China successfully launched its second experimental space lab as part of an ambitious programme by the Communist giant to build a manned space station by 2022, the time when US-led International Space Station expected to go out of service.
The Tiangong-2 space lab was successfully launched from the Jiuquan Satellite Launch Centre in northwestern China's Gobi desert. "It was text book launch. It reached the designated orbit in about 10 minutes," an official in-charge of the mission announced over the state-run TV which telecast the launch live.
"The mission is complete success and the space lab reached its designated orbit," the official said. China's manned space program has now entered a new phase of application and development," Wu Ping, deputy director of China's manned space engineering office, said.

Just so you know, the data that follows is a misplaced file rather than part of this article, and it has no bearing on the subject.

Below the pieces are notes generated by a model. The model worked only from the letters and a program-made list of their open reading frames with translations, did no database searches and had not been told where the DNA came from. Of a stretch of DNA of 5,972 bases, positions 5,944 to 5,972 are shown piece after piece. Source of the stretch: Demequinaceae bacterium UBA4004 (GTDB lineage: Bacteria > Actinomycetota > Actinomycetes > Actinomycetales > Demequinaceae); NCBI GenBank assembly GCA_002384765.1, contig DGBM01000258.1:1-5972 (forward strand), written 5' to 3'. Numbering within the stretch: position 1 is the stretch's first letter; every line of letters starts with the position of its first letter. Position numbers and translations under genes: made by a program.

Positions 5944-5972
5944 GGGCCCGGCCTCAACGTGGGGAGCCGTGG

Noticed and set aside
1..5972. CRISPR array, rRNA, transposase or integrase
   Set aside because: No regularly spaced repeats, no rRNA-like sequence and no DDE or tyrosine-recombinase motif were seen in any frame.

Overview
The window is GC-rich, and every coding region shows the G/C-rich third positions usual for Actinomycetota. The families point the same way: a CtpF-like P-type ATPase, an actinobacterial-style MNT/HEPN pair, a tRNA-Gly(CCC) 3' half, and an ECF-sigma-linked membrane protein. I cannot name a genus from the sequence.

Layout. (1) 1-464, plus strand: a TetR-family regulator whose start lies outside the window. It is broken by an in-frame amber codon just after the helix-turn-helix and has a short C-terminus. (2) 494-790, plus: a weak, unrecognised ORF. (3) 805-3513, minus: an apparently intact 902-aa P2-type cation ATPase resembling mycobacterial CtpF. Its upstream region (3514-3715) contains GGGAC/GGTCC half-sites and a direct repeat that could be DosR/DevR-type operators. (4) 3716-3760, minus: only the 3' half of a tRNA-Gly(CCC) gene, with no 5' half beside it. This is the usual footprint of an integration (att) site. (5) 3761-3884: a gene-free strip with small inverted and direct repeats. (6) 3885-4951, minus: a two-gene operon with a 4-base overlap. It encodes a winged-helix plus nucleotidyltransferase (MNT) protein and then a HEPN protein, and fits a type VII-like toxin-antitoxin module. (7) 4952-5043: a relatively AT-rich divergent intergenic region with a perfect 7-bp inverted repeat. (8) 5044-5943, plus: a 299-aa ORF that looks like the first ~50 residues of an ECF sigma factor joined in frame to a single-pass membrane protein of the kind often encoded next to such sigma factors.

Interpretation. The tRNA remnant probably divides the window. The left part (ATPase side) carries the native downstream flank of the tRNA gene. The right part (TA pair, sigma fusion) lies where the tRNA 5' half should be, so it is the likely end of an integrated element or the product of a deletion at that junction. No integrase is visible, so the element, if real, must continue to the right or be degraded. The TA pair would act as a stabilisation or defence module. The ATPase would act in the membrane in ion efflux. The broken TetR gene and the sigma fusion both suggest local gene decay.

In a cloud of brown smoke, Tiangong-2 roared into the air underneath a mid-autumn full moon from the Jiuquan Satellite Launch Center on the back of a Long March-2F rocket, trailing a vast volume of flame, the official Xinhua news agency reported. China's ambitious space programme aims for a manned space station by 2022.
China's space station is expected to be sent into orbit just as the US-led International Space Station goes out of service -- making China potentially the only country with a permanent space presence. The 8.6-tonne space lab will manoeuvre itself into an orbit about 380 kms above the Earth for initial on-orbit tests. It will transfer to a slightly higher orbit at about 393 kilometers above the Earths surface by next month before a manned space ship called Shenzhou-11 would ferry two astronauts into space to dock with the lab.
The two astronauts will work in Tiangong-2 for 30 days including manual and automatic docking before reentering the Earths atmosphere. In April 2017, China's first cargo ship Tianzhou-1, which literally means "heavenly vessel," will also be sent into orbit to dock with the space lab and provide it with fuel and other supplies.